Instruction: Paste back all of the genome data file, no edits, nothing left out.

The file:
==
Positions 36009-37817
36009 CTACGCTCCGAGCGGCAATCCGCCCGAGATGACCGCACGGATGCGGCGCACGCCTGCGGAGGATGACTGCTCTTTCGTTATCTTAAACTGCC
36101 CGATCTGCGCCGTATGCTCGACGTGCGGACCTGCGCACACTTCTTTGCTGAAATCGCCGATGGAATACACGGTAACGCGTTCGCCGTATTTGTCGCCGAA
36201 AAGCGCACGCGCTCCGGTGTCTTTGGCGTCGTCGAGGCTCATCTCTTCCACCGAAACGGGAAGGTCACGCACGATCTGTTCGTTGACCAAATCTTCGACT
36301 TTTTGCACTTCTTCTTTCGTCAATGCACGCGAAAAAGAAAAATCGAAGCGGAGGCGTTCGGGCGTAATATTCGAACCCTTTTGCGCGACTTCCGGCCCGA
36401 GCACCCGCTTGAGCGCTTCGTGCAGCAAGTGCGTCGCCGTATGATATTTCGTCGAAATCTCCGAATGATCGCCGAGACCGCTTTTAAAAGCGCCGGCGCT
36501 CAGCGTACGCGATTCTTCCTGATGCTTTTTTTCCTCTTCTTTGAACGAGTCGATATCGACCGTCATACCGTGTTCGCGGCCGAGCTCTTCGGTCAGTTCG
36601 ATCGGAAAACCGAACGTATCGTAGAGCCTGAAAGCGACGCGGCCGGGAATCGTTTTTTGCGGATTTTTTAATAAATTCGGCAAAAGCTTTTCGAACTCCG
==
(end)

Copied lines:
Positions 36009-37817
36009 CTACGCTCCGAGCGGCAATCCGCCCGAGATGACCGCACGGATGCGGCGCACGCCTGCGGAGGATGACTGCTCTTTCGTTATCTTAAACTGCC
36101 CGATCTGCGCCGTATGCTCGACGTGCGGACCTGCGCACACTTCTTTGCTGAAATCGCCGATGGAATACACGGTAACGCGTTCGCCGTATTTGTCGCCGAA
36201 AAGCGCACGCGCTCCGGTGTCTTTGGCGTCGTCGAGGCTCATCTCTTCCACCGAAACGGGAAGGTCACGCACGATCTGTTCGTTGACCAAATCTTCGACT
36301 TTTTGCACTTCTTCTTTCGTCAATGCACGCGAAAAAGAAAAATCGAAGCGGAGGCGTTCGGGCGTAATATTCGAACCCTTTTGCGCGACTTCCGGCCCGA
36401 GCACCCGCTTGAGCGCTTCGTGCAGCAAGTGCGTCGCCGTATGATATTTCGTCGAAATCTCCGAATGATCGCCGAGACCGCTTTTAAAAGCGCCGGCGCT
36501 CAGCGTACGCGATTCTTCCTGATGCTTTTTTTCCTCTTCTTTGAACGAGTCGATATCGACCGTCATACCGTGTTCGCGGCCGAGCTCTTCGGTCAGTTCG
36601 ATCGGAAAACCGAACGTATCGTAGAGCCTGAAAGCGACGCGGCCGGGAATCGTTTTTTGCGGATTTTTTAATAAATTCGGCAAAAGCTTTTCGAACTCCG